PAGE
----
Posts Tagged ‘movies’

B o o k l y f e :: Stretch Edition

Friday, May 1st, 2009
Appropriate.  Appropriate.

Jeff Vandermeer, friend to all, shares the journey of his book Finch, from inception to interior layout.  I think Jeff is remarkable; he’s prolific AND he spends a lot of time on the internet.    

I really look forward to this:  The Interview Project, from David Lynch.  

A profile of the man who created the much-emulated cliché ‘Hollywood Agent Type’, Irving Lazar.

An interview with William Gass.  This one’s so full of good.  An excerpt:

As for youthfulness: I value experimentation.  In that area I am one of the youngest writers now writing.  I smile when I see all these old young people still treating a sentence as if it had been a child of Dick and Jane.  A sermon of Donne’s often has more ideas, more energy, certainly more art, than these writer’s entire books.  And the meters of Sir Thomas Browne are confounding and should astonish everyone.  Age is not a function of time but of mind, the old old old saying goes.  Try a novel by the great Spanish writer, Juan Goytisolo.  He’ll measure how young you are, not the New Yorker.  I recently had to do a retrospective piece.  It was a horrible experience.  Don’t look back; complete immobility may be gaining on you.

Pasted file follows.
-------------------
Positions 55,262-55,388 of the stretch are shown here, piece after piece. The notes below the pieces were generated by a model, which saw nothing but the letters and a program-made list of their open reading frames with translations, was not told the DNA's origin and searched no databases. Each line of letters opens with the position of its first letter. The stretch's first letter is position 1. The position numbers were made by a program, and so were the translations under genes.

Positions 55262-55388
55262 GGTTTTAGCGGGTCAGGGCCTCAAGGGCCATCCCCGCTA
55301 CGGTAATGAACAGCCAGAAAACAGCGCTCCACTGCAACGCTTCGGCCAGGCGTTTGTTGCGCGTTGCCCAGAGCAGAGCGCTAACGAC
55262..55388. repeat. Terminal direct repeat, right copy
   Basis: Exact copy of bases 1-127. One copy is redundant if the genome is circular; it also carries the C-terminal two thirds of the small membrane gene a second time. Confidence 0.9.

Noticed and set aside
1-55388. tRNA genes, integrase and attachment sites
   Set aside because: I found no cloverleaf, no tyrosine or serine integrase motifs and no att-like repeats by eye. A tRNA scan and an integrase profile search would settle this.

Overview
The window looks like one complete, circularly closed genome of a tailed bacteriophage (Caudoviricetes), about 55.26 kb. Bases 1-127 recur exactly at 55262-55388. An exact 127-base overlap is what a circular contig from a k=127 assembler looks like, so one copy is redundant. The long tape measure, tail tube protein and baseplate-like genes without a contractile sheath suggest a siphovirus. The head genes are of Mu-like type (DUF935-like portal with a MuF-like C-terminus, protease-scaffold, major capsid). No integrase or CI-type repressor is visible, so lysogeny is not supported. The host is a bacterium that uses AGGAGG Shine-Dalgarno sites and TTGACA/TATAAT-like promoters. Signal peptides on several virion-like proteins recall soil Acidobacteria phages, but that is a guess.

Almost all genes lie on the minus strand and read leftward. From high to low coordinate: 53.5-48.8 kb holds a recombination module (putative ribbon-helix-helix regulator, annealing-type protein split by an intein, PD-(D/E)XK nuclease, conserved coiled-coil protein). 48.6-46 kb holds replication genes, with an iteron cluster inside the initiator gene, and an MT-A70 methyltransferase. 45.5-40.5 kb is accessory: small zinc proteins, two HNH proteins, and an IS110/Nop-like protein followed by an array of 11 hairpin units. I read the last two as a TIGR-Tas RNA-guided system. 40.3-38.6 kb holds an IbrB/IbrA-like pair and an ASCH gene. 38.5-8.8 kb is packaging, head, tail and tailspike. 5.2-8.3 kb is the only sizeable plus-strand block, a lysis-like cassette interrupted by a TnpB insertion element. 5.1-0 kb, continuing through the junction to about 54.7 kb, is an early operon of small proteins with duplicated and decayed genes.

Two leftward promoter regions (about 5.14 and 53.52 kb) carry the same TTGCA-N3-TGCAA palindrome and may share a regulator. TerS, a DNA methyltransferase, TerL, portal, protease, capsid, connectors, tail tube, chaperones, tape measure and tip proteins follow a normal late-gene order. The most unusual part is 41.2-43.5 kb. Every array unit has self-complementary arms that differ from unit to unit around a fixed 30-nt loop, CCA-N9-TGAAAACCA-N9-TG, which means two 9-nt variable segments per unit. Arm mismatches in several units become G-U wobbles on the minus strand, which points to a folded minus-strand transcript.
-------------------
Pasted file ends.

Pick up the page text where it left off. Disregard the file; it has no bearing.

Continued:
More stuff after the jump.


BookLyfe, or Compendium #1

Thursday, March 19th, 2009

Millions crushed underneath.

Millions crushed underneath.

Hello everyone.  Pappy Blake Butler has allowed me to talk out loud a bit, and for that I am grateful.  I hope to not bug the hell out of everyone here at HTMLG.

I’ve gleaned a lot of booktalk from the internet in the past week or so, and I’ll present it here, all at once.  To start:  Over at the Vroman’s Bookstore blog, Patrick Brown discusses the National Book Critics Circle’s recommended reading list.  Patrick says:

…their recommended list leaves a bit to be desired. It’s not that the books on the list aren’t good — they are — it’s that they’re, well, a little obvious. My friend Cory, blogger at Skylight Books in LA, pointed out that Philip Roth made the list. Looking at the fiction list, I feel a little like Jack Black’s character in High Fidelity, “Philip Roth? Not obvious. No, not obvious at all. Come on, NBCC, couldn’t you make it easier? What about Hemingway? How about William Shakespeare? Why not recommend Hamlet?” I don’t mean to hammer on Philip Roth, who I love, but come on.  Does he really need the readers?